Another Ring

 

Now the blood has dried on the pikes.  The ringwall has held.  The siege is over.  Ahead of his mutinous mercenaries, the Foe flies again for the North. The woven speartips on the battlements are thrust in triumph at the sky!  It is over, the ordeal of dread and deprivation!  It is over, the months of the living death!  Roll the barrels of sap up from the cellars, and let the long-delayed weddings adorn the Kingdom in white!  The air grows symphonic with honeybees as the songbirds flock in from exile. Then joyous parades for the victors blanket the green earth in blossom.

 

And now the newborn fists of the buds unclench their fingers of first tender leaves, and the roots again shoulder the plows.  Commerce in the Kingdom commences.  The alchemists, the solar priests and diviners, the lowly water-carriers and wall-builders, all labor and prosper in the reign of peace.  The healing shade is restored, and the replenishing rains arrive to the unanimous applause of the leaves.  All the new wealth brimming the treasury is invested in goodwill. How fond are the first thin choruses from the birdnests, and the hum of the golden traffic to and from the hive!  And all along in their secretive guild the confectioners are distilling their sugars, until with irrepressible pride they present the first fruits—and how worshipfully are they ripened for their consecration!  Then branch and root are one in jubilation. All praise to the Earth!  All praise to the Sun!  And all reverence to the Rain.  When the royal architects reconvene to expand their blueprints, it is a labor of love.  Every branch is to daily extend a little closer to heaven. The Kingdom is well on its way to Empire.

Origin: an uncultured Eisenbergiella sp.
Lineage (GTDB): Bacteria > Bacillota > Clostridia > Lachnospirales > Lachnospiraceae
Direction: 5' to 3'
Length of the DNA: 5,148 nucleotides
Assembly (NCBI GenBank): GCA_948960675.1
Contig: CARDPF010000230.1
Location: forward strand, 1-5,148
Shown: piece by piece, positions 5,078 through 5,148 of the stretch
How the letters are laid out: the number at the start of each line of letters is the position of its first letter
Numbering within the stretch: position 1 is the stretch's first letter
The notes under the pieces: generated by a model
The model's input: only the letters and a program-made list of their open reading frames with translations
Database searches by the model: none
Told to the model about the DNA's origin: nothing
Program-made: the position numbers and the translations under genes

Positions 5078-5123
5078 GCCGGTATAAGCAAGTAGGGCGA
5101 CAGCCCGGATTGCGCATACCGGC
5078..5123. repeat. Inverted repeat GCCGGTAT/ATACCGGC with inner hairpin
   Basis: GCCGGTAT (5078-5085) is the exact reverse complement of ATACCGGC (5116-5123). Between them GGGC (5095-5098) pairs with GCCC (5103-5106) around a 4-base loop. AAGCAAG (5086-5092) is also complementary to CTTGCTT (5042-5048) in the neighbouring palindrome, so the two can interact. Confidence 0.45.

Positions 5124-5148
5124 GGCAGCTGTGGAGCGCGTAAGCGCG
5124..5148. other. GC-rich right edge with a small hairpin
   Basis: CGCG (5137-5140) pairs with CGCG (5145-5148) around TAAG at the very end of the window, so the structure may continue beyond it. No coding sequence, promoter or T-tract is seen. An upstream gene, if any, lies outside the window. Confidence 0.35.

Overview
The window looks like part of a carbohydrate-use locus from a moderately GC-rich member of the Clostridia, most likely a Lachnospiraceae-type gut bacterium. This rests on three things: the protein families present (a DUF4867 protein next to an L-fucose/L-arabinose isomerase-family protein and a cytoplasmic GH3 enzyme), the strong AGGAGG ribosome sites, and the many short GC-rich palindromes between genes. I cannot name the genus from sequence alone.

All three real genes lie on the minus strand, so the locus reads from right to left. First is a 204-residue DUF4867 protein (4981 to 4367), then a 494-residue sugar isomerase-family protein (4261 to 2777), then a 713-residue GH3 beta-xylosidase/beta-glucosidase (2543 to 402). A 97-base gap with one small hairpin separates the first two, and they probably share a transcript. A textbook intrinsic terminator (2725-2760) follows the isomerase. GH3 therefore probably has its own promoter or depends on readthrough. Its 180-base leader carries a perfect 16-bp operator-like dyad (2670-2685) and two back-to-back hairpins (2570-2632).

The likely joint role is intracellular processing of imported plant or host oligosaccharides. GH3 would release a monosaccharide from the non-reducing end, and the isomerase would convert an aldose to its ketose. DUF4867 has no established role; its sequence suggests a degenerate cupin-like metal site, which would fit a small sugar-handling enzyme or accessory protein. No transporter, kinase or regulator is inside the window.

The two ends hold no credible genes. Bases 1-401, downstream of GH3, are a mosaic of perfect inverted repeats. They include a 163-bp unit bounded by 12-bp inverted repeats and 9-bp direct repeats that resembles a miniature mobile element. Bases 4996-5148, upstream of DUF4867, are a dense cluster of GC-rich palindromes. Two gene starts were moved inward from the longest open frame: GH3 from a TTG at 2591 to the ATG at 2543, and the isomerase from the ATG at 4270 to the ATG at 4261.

Then sparrows chitter in nervous flocks as rumors chill the leaf-stirring winds, subduing the Festival of the Fruit: the Tyrant has appeased the mutineers.  But the Sun is still so kind, and the nights so slim they can barely harbor a fear.  Blest days resume in earnest, and from the North come only more bees, their baskets spilling with pollen.  Is there not some relief from the Sun, laboring in the lengthening shadows?  Yes, the night expands—but what can hope to escape the vigilance of the full harvest Moon?  A wavering friend it is true, the Moon, but a friend nonetheless. When a prodigal leaf returns to the fold, it is greeted with less scorn than apprehension. The Foe, it is said, is rearming the famished hoards.  But who can trust these runaway shirkers?  Where are the warblers when one needs their music?  The roots are informed of the squirrels’ feverish industry with awkward humor.  But with a clamorous flyover of cranes there is writing in the sky.  The augurs are pale and unequivocal: the Foe is descending from the North, and his wake is frozen desolation! And now the casks are refilled and cellared, and the armorers return to the forge. The ramparts bristle with defending spears as all subjects retreat for the walls, and everything beyond is set afire—everything is razed to brown and gray.  The hive is sealed; the forsaken nests are shed in the gales. Then the first of the invaders drift down from the sky.  The blue-eyed white devils, no two the same.  They will blanket in white the scorched earth of the Kingdom.  For another pitched battle.  Another siege.  Another ring.